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Lori Marco Featured in National Law Publication



The final question the writer for Law360, one of the top legal publications in the world, asked Hormel Foods top lawyer Lori Marco was if she could have one food for the rest of her life, what would it be? Without missing a beat, she replied, “Hormel® huevos rancheros with Hormel®jalapeño bacon and SPAM® jalapeño with a Justin’s® dark chocolate peanut butter cup for dessert.”

Always the company advocate, Marco shared her professional journey to the Hormel Foods top legal and external affairs post during a 15-minute question-and-answer session that covered topics such as how she decided to become a lawyer and what makes Hormel Foods special.

The general counsel and senior vice president of external affairs accidentally “found her calling” as a lawyer. After receiving a bachelor’s degree in biology and chemistry and working as an environmental consultant, she returned to the University of Minnesota with plans to pursue a joint degree in conservation and law. Admittedly, she didn’t love all of the legal courses (constitutional law, for example). But she toughed it out, earning the highest grade in her constitutional law class and ultimately graduating with a law degree. A registered patent attorney, she practiced intellectual property litigation at the Minneapolis firm Briggs and Morgan until joining Hormel Foods in 2004.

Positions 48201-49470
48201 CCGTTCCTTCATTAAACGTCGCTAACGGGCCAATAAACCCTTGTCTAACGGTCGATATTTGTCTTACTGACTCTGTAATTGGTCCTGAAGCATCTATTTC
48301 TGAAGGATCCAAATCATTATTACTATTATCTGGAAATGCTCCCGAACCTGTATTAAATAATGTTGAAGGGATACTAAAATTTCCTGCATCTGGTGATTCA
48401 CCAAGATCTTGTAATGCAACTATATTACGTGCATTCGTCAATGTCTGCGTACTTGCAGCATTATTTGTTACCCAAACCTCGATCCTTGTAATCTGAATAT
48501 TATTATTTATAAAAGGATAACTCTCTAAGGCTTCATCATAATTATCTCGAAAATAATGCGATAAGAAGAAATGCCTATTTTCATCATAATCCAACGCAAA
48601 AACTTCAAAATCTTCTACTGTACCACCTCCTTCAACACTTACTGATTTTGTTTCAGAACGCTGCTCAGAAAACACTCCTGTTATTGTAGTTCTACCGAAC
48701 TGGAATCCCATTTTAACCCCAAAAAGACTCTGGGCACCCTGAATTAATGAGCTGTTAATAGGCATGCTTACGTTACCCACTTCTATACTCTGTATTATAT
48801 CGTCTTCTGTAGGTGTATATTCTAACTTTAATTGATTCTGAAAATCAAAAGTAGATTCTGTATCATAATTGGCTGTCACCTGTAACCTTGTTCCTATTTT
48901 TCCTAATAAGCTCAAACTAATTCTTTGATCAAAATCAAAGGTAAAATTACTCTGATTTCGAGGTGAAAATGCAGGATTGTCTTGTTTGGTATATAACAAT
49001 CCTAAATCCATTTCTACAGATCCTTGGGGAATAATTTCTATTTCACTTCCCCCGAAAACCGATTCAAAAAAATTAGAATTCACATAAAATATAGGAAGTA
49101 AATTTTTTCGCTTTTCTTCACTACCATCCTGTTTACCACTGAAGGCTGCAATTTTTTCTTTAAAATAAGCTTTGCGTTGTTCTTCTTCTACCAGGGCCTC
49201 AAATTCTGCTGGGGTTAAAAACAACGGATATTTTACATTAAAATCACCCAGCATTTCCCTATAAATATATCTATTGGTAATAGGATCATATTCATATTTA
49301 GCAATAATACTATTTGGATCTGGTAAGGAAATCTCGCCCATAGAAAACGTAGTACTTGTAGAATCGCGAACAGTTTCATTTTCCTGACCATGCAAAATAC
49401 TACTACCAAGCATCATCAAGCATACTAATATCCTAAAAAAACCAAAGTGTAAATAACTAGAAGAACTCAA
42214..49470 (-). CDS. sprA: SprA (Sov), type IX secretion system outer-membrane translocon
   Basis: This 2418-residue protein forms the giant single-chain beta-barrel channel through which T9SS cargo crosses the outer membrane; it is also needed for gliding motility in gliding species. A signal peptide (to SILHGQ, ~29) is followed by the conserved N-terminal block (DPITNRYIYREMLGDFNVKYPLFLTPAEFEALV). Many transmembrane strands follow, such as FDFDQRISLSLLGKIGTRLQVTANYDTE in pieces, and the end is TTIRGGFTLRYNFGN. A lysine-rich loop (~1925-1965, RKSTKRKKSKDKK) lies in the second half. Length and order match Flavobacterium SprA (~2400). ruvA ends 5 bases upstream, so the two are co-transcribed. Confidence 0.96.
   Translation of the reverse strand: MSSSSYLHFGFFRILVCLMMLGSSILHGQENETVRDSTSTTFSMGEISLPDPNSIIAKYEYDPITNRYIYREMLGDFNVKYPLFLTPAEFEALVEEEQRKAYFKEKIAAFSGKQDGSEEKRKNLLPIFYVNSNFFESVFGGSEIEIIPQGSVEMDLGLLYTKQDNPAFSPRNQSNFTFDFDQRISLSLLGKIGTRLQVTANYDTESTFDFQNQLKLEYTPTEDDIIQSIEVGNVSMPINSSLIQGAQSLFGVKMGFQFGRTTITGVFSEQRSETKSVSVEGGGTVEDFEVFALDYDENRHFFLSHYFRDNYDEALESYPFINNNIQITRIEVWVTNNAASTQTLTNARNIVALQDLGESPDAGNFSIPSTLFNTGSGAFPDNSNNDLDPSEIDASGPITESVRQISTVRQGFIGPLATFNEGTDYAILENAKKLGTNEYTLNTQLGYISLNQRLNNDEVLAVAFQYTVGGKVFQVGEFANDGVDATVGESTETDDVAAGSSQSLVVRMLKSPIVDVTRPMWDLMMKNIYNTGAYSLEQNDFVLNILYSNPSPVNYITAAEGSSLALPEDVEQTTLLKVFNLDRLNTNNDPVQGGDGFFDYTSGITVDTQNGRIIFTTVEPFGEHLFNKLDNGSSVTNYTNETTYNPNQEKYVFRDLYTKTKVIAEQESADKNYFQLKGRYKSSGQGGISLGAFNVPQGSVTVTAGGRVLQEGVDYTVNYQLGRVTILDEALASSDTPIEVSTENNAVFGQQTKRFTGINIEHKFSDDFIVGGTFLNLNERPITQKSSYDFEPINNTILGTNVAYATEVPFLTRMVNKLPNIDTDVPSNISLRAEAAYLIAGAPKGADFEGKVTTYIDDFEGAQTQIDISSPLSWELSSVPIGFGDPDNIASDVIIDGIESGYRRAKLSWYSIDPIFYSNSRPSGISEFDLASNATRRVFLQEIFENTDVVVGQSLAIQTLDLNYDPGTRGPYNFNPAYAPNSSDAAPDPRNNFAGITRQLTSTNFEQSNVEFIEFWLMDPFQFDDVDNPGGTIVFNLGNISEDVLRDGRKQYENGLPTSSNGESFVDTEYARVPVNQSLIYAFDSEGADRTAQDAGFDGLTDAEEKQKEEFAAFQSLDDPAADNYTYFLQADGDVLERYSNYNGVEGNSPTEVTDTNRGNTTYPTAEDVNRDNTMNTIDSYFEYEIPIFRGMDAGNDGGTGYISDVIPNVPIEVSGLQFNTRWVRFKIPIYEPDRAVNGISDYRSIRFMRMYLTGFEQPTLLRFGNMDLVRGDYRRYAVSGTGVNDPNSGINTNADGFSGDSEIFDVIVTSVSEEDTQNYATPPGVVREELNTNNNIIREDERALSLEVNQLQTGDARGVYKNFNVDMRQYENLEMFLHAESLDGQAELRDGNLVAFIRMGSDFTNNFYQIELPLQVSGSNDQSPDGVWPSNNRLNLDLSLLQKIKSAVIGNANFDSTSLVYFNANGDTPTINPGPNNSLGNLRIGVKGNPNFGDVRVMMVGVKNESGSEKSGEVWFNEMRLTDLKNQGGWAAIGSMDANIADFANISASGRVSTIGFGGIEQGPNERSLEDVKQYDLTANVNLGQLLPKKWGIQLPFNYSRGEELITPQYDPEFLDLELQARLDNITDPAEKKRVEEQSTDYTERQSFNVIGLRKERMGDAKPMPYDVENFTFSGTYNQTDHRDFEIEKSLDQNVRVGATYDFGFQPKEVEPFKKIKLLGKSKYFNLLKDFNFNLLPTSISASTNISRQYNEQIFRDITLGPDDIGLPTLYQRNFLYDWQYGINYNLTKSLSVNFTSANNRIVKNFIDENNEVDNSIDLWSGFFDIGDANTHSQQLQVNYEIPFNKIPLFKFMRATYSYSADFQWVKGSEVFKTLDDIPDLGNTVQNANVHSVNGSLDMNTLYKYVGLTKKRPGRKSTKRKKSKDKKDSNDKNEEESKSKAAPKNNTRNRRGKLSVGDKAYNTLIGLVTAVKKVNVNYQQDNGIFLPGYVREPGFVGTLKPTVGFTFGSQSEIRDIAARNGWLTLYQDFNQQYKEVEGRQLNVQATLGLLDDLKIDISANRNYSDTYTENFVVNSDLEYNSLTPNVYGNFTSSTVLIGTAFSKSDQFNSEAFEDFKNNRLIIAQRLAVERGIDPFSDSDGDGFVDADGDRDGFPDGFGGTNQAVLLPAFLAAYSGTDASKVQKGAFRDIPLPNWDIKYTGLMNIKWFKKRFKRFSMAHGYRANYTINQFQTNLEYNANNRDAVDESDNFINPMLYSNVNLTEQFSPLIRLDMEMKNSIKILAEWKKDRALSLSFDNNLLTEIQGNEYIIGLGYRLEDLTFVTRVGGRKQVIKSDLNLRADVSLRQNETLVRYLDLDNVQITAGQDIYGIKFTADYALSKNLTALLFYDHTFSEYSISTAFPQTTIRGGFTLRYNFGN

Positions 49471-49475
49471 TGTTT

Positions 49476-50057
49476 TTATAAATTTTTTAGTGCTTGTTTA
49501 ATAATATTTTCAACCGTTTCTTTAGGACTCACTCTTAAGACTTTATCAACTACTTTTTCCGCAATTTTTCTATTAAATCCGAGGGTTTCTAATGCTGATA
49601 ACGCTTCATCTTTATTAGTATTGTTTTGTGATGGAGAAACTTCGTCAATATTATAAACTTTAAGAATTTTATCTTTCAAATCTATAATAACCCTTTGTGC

Marco shared her passion and commitment to evolving the legal function at Hormel Foods. “To bring the law department closer to the business is a relatively new thing. Getting out of the offices, putting lawyers in positions to opine on business matters is different, and we lawyers need to rise to that challenge. But that’s a changed mindset in lawyers. A successful in-house counsel of the future will be knocking on the doors of the rest of the perimeter.”

Marco also talked about her community involvement as a member of the Minnesota Zoo Foundation Board of Trustees and her affection for Austin, Minn.

“Hormel Foods is a great company. We’re in a small town. We know each other deeply, and this affects the dynamic at work because we’re friends and neighbors, and we’re together a lot socially. We understand each other in the workplace in a way that just doesn’t happen in companies located in big cities. But the gigantic upside is that we all have each other’s backs, both personally and professionally. It’s a very, very collegial atmosphere here.”